Vijaydutt Shridhar: Passion for the printed word

07 Feb,2012

The Padma Shri award for Sahitya (Literature) this year has gone to author Vijaydutt Shridhar, 60, former editor of Navbharat and the only journalist on the list. The award is well-deserved for the man who has almost single-handedly taken up the task of preservingIndia’s history through the lens of time, past and present – the newspapers, magazines and periodicals.


In an email and telephonic interview with MxM India’s Archita Wagle, Mr Shridhar talks about his passion, the Madhavrao Sapre Samachar Patra Sangrahalaya evam Shodh Sansthan in Bhopal, Madhya Pradesh.


Q: Tell us about your career, and what you are doing now.

I am retired now and I concentrate on the museum and my books nowadays. Before that I was the director at Makhanlal Chaturvedi University of Journalism and Communications. I also worked as the editor of Navbharat. I have worked with several state level committees related to journalists and newspapers in Madhya Pradesh. I was a member of the Madhya Pradesh Vidhan Sabha Press gallery committee for two decades.


Q: What prompted you to start the Sapre Sangralaya in 1984?

I was working on my book Shabd Satta, which chronicles 150 years of journalism in Madhya Pradesh. I had to travel far and wide to research for my book. While researching for the book, I realised that there was no systematic classification of the material that I required. Authenticating the material was also difficult, and posed a lot of problems for me as history is incomplete without properly verified material. I visited individual collectors, but the newspapers in their collections had started deteriorating. This sparked the idea of preserving newspapers.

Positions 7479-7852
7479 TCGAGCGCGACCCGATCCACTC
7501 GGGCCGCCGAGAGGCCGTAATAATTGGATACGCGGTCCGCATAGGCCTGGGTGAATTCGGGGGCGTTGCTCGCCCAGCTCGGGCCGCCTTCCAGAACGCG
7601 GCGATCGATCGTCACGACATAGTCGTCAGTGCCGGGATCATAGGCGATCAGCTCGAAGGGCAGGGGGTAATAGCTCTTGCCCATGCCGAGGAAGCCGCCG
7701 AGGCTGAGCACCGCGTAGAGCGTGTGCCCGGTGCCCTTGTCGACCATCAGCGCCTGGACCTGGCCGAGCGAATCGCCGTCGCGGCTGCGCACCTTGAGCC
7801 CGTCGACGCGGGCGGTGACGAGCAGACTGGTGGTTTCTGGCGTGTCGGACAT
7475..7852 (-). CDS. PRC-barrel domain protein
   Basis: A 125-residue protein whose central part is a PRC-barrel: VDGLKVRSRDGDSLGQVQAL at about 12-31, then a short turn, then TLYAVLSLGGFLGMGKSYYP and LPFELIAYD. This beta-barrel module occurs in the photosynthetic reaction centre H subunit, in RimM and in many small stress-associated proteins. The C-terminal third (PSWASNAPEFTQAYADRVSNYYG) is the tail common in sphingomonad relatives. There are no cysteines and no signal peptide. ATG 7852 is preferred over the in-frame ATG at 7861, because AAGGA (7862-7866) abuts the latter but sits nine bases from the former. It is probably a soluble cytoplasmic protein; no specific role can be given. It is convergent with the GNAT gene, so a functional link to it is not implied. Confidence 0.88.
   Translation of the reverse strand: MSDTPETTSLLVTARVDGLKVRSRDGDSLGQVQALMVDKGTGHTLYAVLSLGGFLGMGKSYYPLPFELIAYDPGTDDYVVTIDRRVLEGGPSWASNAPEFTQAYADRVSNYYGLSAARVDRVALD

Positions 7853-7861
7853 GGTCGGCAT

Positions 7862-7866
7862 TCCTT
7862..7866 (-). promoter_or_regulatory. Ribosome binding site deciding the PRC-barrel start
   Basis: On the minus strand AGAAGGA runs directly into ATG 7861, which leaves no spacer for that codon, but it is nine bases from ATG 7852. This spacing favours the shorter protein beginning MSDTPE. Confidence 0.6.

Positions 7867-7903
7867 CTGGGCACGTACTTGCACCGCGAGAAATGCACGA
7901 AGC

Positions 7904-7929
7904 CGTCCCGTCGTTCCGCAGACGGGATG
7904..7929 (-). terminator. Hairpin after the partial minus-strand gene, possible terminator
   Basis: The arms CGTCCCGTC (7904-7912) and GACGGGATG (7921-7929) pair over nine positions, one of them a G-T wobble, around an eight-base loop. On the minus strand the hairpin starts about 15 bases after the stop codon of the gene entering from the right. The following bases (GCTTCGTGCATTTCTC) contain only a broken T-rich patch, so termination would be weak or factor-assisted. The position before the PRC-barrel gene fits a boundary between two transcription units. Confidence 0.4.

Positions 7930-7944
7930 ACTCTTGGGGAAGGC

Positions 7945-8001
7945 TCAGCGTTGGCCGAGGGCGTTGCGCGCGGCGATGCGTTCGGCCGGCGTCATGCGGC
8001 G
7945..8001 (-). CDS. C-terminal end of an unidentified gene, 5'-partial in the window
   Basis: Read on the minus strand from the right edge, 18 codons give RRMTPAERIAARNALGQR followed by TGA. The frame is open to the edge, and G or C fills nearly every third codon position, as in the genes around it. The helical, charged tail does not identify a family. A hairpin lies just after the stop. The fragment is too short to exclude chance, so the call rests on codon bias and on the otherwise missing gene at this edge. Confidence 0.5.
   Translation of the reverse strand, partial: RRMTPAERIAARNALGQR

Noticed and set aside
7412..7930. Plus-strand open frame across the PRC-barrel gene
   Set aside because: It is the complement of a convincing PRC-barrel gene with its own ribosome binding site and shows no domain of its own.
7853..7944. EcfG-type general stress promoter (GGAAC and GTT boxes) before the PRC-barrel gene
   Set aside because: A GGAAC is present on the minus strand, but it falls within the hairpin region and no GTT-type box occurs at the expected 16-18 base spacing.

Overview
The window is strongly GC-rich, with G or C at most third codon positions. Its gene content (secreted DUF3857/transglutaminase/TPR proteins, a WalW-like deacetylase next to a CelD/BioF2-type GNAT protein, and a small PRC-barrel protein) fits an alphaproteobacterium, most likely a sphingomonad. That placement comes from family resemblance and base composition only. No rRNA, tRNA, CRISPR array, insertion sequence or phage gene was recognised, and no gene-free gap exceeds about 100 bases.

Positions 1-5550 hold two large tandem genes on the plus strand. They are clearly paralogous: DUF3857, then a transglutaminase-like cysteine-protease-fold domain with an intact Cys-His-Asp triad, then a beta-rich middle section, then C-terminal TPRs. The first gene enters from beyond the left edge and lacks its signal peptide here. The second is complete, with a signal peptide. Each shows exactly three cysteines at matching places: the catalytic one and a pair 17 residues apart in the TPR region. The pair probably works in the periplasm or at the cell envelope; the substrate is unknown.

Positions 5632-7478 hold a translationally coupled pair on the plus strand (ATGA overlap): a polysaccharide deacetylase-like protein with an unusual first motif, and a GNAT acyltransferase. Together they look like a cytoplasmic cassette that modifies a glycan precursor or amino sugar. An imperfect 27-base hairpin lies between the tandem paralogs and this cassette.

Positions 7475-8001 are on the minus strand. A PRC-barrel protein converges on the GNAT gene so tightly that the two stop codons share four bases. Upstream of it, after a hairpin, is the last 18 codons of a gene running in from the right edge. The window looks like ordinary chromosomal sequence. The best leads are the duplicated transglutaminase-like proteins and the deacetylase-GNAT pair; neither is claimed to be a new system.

Q: How did you get the material for starting the museum?

I met Pandit Rameshwar Guru, a veteran journalist, Hindi poet and Mathematics teacher. He also had an extensive collection of journals, newspapers and periodicals going back two generations. But due to family obligations he was ready to donate them. He had two conditions, though. One, he wanted the material to be saved systematically and in the name of future generations. Two, the collection or the museum which would house them will not be handed over to the government or any university as Mr Guru feared that the material would not be cared for properly at either places and that the universities are more concerned with their salaries than preserving the heritage that such a collection represents.